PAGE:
U.S. v. Reid, No. 94-8112

CourtUnited States Courts of Appeals. United States Court of Appeals (11th Circuit)
Writing for the CourtBefore EDMONDSON and COX, Circuit Judges, and FAY; FAY
Citation69 F.3d 1109
Docket NumberNo. 94-8112
Decision Date29 November 1995
PartiesUNITED STATES of America, Plaintiff-Appellee, v. Tommy Brown REID, aka, Tony Carr, John Richard Bullard, Lloyd Andre Miller, Defendants-Appellants.

Page 1109

69 F.3d 1109
UNITED STATES of America, Plaintiff-Appellee,
v.
Tommy Brown REID, aka, Tony Carr, John Richard Bullard,
Lloyd Andre Miller, Defendants-Appellants.
No. 94-8112.
United States Court of Appeals, Eleventh Circuit.
Nov. 29, 1995.

Page 1110

Steven Howard Sadow, Atlanta, GA, for Reid.

Michael Saul, Marietta, GA, for Bullard.

Robert George Fierer, Atlanta, GA, for Miller.

Gerrilyn Brill, Acting U.S. Atty., Lawrence O. Anderson, Amy Levin Weil, Asst. U.S. Attys., Atlanta, GA, for U.S.

Appeals from the United States District Court for the Northern District of Georgia.

Before EDMONDSON and COX, Circuit Judges, and FAY, Senior Circuit Judge.

FAY, Senior Circuit Judge:

In December of 1991, a federal grand jury in the Northern District of Georgia returned a four-count indictment charging Lloyd Andre Miller, Tommy Brown Reid, aka Tony Carr, John Richard Bullard, and five other men with conspiring to possess cocaine with the intent to distribute and other drug related charges. 1 In April of 1992, those same defendants were named in a superseding indictment charging them with conspiring to possess cocaine with the intent to distribute in Count One and the possession of cocaine with the intent to distribute on or about November 15, 1992 in Count Two. Miller was charged in Counts Three and Four with travelling in interstate commerce from Florida to Georgia with the intent to carry on the

Page 1111

unlawful activity of the distribution of cocaine on or about November 2, 1990.

Before trial, defendants-appellants moved to suppress evidence found in the residence during the securing process, alleging that the warrantless entry into the residence violated their Fourth Amendment rights. This motion was referred by the district court to a United States magistrate judge who held an evidentiary hearing on the matter. In his report and recommendation the magistrate recommended denial of the motion, rejecting defendants-appellants argument that the warrantless entry was without exigent circumstances to justify the intrusion. District Court Judge Richard C. Freeman accepted and adopted the report and recommendation of the magistrate judge. A three week jury trial resulted in the conviction of all defendants on all charges. Miller was sentenced to a term of life in prison, and Reid was sentenced to a term of 292 months in prison followed by five years of supervised release. On appeal, both defendants challenge the district court's denial of their motion to suppress. Defendant Reid challenges the district court's ruling on the admissability of certain evidence and the calculation of his sentence. For reasons explained below, we affirm the defendants' convictions and sentences.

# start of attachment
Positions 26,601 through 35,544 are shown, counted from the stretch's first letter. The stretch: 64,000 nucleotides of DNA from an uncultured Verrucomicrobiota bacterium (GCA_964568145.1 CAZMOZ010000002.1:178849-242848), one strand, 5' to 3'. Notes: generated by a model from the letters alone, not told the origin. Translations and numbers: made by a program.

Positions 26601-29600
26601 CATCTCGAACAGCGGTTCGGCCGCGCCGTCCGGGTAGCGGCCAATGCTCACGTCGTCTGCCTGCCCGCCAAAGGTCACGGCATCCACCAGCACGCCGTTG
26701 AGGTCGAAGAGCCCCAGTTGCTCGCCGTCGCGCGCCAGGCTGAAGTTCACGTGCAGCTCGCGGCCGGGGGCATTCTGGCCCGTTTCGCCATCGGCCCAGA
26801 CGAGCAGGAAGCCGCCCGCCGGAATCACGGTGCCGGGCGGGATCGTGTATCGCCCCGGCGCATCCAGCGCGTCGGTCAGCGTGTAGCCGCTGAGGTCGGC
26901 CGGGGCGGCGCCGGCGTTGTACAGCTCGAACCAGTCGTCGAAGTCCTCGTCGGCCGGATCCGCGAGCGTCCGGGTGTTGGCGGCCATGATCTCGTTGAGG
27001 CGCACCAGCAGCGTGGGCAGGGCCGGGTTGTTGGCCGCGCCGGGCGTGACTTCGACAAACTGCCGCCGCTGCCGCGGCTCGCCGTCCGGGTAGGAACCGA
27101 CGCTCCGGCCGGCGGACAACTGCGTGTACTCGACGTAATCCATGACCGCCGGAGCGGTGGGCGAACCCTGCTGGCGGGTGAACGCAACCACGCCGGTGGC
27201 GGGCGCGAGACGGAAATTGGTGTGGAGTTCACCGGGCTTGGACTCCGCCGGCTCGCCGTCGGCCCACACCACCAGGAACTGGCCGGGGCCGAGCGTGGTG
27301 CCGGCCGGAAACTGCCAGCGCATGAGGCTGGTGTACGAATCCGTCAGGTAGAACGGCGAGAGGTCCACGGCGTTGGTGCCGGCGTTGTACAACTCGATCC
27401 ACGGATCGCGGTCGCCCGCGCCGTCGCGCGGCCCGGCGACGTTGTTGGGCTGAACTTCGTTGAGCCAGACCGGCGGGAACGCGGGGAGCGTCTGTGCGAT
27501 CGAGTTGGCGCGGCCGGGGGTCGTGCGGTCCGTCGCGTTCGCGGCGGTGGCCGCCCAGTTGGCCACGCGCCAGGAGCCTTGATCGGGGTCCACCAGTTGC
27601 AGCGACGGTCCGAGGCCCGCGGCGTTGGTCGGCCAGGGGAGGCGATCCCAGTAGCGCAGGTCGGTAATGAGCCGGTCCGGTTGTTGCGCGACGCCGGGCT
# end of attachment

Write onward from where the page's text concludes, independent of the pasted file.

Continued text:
I. The Motion to Suppress

A. The Evidence Offered at the Suppression Hearing

On November 7, 1991, Jethro Pitts became a confidential informant ("CI") when he was arrested and charged with possession of cocaine. He agreed to cooperate with law enforcement officers and told them that he could buy fifteen kilograms of cocaine for them.

Pitts contacted Lloyd Andre Miller, whom Pitts knew as "Chief", and informed him that he knew of someone who wanted to make a buy. On November 14, 1991, the CI and an undercover agent posing as a cocaine purchaser met Miller at the Atlanta Airport to negotiate a purchase of approximately fifteen kilograms of cocaine. Pitts and Miller drove to an apartment in Cobb County where they met with T.Y. Grant and J.R. Bullard. During the ride from the airport a conversation was recorded in which Miller talked about receiving large quantities of cocaine into the Atlanta area from California, Miami, and New York. Miller made arrangements for Grant to meet Pitts and the undercover agent the next day at a shopping center in Fayette county to deliver the cocaine.

Grant arrived at the shopping center at approximately 9:00 a.m. on November 15, 1991, but indicated that he did not want to conduct the deal there and started to leave. At that time Grant was arrested by surveilling special agents. A search of his automobile revealed secret compartments, indicative of the transporting of illegal drugs, but no drugs were found.